This finding makes it easy to see why anxious people might gravitate toward politicians who offer protection through things like extreme immigration bans and national security crackdowns. Sure enough, in 2012 a team at the University of Nebraska, Lincoln found that people who pay more attention to aversive images tend to lean to the right politically. In the experiment, researchers showed liberal and conservative participants collages of both positive and negative images on a computer screen while they tracked their attention by recording eye movements.
The results showed that those who tended to look at negative and threatening pictures more quickly and for longer — like those depicting car accidents, dead bodies, and open wounds — were more likely to identify as a conservative. According to the authors of the study, it makes sense that those who are more attuned and attentive to threat would be attracted to right-of-center policy positions, which are often aimed at protecting society from outside threats, through strengthened military and national security, harsher punishment for criminals, and opposition to immigration.
At its worst, anxiety can be a debilitating condition, but new research is showing that we can reverse these biases directly using various types of attention training. Furthermore, this training is now offered through easy-to-use software and even smartphone apps.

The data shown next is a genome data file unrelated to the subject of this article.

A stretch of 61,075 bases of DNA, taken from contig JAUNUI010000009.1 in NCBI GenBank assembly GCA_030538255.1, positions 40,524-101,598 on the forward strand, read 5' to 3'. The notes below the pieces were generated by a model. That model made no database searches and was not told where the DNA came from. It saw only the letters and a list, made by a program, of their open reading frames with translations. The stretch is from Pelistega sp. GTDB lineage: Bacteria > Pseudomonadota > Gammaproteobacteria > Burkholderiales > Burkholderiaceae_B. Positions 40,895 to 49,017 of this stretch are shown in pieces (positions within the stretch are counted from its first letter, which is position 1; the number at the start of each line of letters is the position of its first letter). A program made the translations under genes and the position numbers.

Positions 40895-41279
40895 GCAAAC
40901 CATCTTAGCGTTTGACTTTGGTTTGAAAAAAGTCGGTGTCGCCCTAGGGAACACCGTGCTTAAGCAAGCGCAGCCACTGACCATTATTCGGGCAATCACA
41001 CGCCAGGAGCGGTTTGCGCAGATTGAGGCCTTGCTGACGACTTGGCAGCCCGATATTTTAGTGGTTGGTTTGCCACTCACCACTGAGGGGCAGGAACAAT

The most popular type of training is known as Attention Bias Modification Training (ABMT), also known more generally as Cognitive Bias Modification (CBM). Although the type of specific task used varies, the general idea is roughly the same. In a typical training session, every few seconds a display featuring both positive and negative images appears on the screen — usually happy and angry faces — which is repeated hundreds of times. Since anxiety is associated with a tendency to focus on negative stimuli, the goal of the task is to locate or respond to the positive images with a button response or a tap on the screen. By doing this over and over, and ideally, over the course of days or weeks, the brain is trained to habitually focus attention away from the threat and negative information towards positive information.